Philippus Arabs
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Categories: Ancient, Modern, Uncategorized

Philippus Arabs

Emperor Maximilian’s memorial at the Hofkirche is one of the most impressive monuments of Innsbruck.  Being an early modern aristocrat, he made extravagant plans which could not be fully carried out after his death.  A number of bronze busts of Roman emperors, which my guidebook tells me were meant to be part of a set of 34, are relics of these early plans.  When I first saw them, I was surprised by some of his choices of emperors.

Some of the choices are no surprise.  Here is Julius Caesar, who had priority by age and military glory.

Bust of Julius Caesar

But we also have Nero, whom both pagan and Christian writers despised.


We have Hadrian, one of the few emperors who retains a good reputation today.

Bust of emperor Hadrian

Yet we also have Philip the Arab:

Bust of Philip the Arab

Philip the Arab was one of the long list of third-century emperors who took the throne upon his precessor’s violent death, spent a few years running around fighting fires, and then lost a battle to the next emperor.  He held Rome for more than five years, which was better than most claimants managed, and was said to have been a secret Christian, which would have endeared him to medieval readers.  (Critical historians have since observed that this idea first appears in the Christian historian Eusebius sixty years after Philip’s death, and that Philip’s public actions show no sign of a special sympathy to Christianity). He also lost a war to Shapur King of Kings and was forced to withdraw from Persian territory and pay tribute.  Roman writers were vague about the details, but since Maximilian’s day one of Shapur’s monuments commemorating his triumph has been published, and another inscription corraborates it.  Because it is so rare to have an account of a Roman defeat by one of Rome’s enemies, this inscription has become very famous and is strongly associated with Philp’s name.  A scholarly account of Philip’s reign is available at De Imperatoris Romanis, while Judith Weingarten has a thoughtful and colourful version on her blog.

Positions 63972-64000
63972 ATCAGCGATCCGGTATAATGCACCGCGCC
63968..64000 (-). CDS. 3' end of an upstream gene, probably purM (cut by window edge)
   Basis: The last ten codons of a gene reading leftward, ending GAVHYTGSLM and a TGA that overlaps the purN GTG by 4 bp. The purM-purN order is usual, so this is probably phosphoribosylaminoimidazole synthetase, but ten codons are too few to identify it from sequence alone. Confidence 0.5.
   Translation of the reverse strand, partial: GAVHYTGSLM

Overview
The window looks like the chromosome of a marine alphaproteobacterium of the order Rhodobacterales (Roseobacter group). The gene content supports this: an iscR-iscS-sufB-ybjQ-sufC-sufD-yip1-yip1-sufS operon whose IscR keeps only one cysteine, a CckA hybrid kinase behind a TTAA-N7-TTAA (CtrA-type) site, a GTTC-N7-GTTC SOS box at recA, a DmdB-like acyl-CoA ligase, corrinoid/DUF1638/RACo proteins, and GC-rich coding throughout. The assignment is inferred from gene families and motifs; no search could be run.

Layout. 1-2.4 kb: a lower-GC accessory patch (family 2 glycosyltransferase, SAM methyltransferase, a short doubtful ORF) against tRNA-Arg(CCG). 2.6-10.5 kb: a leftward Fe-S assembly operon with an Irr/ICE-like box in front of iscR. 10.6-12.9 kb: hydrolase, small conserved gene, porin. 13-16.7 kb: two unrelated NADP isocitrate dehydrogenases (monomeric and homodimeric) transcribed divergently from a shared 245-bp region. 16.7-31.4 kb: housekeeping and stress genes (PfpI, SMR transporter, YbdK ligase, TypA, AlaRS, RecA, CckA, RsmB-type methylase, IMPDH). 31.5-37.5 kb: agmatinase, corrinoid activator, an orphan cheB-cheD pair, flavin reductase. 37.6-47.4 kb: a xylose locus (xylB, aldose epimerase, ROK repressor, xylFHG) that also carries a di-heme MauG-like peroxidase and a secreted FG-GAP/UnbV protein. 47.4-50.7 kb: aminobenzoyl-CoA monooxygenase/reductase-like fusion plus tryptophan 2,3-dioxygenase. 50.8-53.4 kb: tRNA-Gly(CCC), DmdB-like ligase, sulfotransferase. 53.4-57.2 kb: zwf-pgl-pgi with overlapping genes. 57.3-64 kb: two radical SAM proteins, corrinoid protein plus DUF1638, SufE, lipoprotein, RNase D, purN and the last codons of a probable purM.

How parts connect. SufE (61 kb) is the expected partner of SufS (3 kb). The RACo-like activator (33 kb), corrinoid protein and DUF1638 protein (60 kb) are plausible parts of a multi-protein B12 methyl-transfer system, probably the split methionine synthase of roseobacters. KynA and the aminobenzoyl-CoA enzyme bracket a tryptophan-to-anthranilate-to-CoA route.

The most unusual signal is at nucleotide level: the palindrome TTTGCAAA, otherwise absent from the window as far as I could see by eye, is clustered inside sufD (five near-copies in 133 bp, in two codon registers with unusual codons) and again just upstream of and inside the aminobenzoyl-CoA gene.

What a difference a single new source can make.  I wonder whether one ancient emperor was as good as another to Maximillian, or if rumors of Christianity were enough to balance out assinuations of treason and a checkered military career.

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